Future Tech

Why Replacing Humans With These Robots Makes Sense

Joel Lee 31-12-2014

Robots are taking over the world. It’s a concept that’s both exciting and frightening to think about.


In the past, we’ve explored jobs that robots can’t steal from humans 6 Human Jobs That Computers Will Never Replace Read More , but what about the other side of the spectrum? Are there any jobs where automation and precision are so valuable that robots are actually more deserving of them than humans?

Of course. Some of these jobs are obviously perfect for robots: assembly line production, batch calculation, data processing, even checkout cashiers. But there are a few job markets where replacement of humans with robots is not such an obvious move, but does make a lot of sense if you think about it.

Not convinced that robots will ever be more than gimmicks? Check out these must-see revolutionary humanoid machines 5 Advanced Humanoid Robots You Have to See to Believe Here, we count down some of the most impressive humanoid robots ever created. The future of robotics is coming, and it's weirder than ever. Read More .

Retail Sales Associates

Not even a month ago, an American home improvement chain named Lowe’s employed their first robot at one of their stores in San Jose, California. Its name is OSHbot, stands five-feet tall, speaks both English and Spanish, interacts with customers, and is always available on the floor for help.

“It’s not just robots for robots’ sake, or a marketing gimmick,” insists Kyl Nel, executive director of Lowe’s Innovation Labs.

The key to a robot-to-human interface is that it is embodied, suggests Philip Solis, a robotics expert at ABI Research. “You’re moving towards something you can interact with more – you can ask it information, and it can respond to you.”

OSHbot costs roughly $150,000 (£95,319, €120,200), Mr. Solis estimates, though this unit cost would decrease as the market matures.

HT: BBC News

OSHbot has constant access to the store’s full inventory and always knows what’s in stock, what isn’t, and where to find everything. It’s also equipped with a 3D scanner that can identify screws, hinges, etc. — a useful feature when customers need more of certain item but don’t know what it’s called.


No human sales associate knows the exact state of a store’s inventory off the top of their head. Not only does OSHbot know, but it can deliver that information at near-instant speeds. This perpetual access to databases has implications for future features as well.

For example, services like Next Glass and Pandora can already make personalized recommendations for users based on their current tastes. As long as the right databases are maintained, it wouldn’t be much of a stretch to see robots like OSHbot making recommendations to users on the fly.

At that point, human sales associates would have no advantage over their machine counterparts.

Data Research & Analysis

While we’re on the topic of database access, let’s talk about Watson and Ross.


In 2005, IBM began developing an artificially intelligent computer named Watson that took in and processed over 4 terabytes of encyclopedic knowledge. In 2011, Watson appeared on Jeopardy and won, beating out two legendary former winners.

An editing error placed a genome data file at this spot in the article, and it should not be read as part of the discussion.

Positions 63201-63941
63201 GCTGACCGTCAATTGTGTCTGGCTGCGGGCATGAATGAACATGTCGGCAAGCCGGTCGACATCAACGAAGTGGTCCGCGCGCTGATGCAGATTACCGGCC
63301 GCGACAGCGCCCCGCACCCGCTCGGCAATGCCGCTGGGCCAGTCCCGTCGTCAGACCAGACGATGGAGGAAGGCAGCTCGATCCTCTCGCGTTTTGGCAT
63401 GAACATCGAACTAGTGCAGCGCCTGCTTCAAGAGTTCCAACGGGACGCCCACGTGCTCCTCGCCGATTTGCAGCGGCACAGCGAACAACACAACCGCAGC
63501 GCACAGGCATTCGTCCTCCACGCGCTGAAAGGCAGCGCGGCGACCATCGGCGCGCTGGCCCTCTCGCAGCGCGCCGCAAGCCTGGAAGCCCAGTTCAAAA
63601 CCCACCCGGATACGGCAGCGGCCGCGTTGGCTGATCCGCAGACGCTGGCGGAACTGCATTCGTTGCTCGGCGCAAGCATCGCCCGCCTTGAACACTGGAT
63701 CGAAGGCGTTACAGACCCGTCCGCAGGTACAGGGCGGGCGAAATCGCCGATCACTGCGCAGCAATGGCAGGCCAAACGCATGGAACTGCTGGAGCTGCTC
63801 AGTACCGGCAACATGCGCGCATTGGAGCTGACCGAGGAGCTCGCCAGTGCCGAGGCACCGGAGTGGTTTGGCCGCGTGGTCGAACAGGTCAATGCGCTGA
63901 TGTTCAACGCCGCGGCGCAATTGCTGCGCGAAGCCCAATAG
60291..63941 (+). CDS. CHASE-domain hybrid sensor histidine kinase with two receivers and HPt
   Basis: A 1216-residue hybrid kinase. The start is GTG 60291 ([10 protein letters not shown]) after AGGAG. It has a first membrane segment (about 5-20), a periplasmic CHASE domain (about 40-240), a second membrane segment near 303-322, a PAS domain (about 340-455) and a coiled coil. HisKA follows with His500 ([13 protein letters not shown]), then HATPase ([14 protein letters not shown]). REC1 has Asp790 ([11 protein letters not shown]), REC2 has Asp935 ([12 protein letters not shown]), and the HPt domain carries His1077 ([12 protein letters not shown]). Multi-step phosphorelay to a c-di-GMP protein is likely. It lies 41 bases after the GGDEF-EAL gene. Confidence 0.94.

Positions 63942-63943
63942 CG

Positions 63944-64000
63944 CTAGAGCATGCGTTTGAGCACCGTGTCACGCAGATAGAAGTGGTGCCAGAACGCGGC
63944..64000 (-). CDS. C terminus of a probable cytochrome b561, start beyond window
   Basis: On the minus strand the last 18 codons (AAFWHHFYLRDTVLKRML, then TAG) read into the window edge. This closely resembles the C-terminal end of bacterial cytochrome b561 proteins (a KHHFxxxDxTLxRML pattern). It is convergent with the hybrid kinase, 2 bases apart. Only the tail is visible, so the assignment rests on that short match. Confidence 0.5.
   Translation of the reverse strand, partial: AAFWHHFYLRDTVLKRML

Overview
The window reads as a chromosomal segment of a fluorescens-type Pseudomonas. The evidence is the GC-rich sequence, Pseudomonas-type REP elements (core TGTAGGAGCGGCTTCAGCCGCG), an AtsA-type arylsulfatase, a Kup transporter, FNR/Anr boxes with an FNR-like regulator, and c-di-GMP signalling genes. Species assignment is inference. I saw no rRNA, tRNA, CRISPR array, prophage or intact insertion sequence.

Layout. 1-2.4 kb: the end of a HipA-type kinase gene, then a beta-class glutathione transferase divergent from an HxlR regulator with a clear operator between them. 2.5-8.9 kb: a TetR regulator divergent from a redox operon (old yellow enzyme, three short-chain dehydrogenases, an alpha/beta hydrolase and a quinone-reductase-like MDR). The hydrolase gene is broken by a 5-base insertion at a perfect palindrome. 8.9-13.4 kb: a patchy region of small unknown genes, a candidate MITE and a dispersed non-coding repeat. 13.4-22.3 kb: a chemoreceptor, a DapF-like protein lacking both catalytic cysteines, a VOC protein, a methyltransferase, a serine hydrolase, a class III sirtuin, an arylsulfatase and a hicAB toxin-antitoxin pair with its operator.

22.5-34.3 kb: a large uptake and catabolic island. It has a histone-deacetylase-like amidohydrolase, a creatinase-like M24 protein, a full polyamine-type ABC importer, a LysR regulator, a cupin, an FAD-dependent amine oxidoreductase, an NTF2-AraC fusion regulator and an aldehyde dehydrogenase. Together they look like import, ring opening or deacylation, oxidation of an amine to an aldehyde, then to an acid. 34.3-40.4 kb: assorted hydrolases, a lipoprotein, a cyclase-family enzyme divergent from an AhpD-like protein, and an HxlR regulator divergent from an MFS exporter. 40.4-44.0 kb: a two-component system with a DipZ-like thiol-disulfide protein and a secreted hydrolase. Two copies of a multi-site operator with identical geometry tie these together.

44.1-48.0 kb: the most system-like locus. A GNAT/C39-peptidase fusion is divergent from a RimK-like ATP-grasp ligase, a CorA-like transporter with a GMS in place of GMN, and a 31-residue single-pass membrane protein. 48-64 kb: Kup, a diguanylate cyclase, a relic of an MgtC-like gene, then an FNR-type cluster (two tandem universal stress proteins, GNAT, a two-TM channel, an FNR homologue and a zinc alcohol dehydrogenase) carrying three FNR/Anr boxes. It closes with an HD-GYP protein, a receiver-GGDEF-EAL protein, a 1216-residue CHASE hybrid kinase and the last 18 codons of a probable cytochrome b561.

A group of students at the University of Toronto then took Watson and tuned it for a different field: rather than feeding it a mass of general trivia, they sourced it with legal documents, court cases, and statutes of law. This clone of Watson is named Ross and will be used as a legal researcher for a Toronto law firm within the next few years.

Here’s how Ross’s creators say it works: You ask it a legal question, and it spits out an answer, citing a legal case, providing some relevant readings and a percentage number indicating how confident Ross is he got it right. If a new case that might be relevant to your question comes into the database, Ross knows right away and alerts you on your smartphone, perhaps as you are heading to court.

“When we are short of time, we just say it is Siri for lawyers,” says Ross team software engineer Jimoh Ovbiagele, 21, referring to the Apple iPhone’s talking concierge program. He adds that “Watson is a lot smarter than Siri.”

HT: The Globe and Mail

Synthesis of conclusions from a pool of data has long been an activity only for humans, but Watson and Ross are proving that this may not be the case for much longer.

Bank Tellers

Last year, Bank of America began installing next-generation ATMs that can connect customers with live tellers through a video screen. On top of regular ATM actions, these live tellers can perform most of the operations of a traditional bank teller, such as check deposits.


These are convenient for customers, but bank tellers aren’t too happy about them:

Shalom, 20, argues that the machines threaten teller jobs in favor of cheaper labor at call centers in Delaware or Jacksonville, Fla.

“Part of my job is building strong relationships and being able to recommend quality products,” Shalom told ABCNews.com. “I don’t think you can do that through a video screen when you’re never going to know the customer and the customer will never know you.”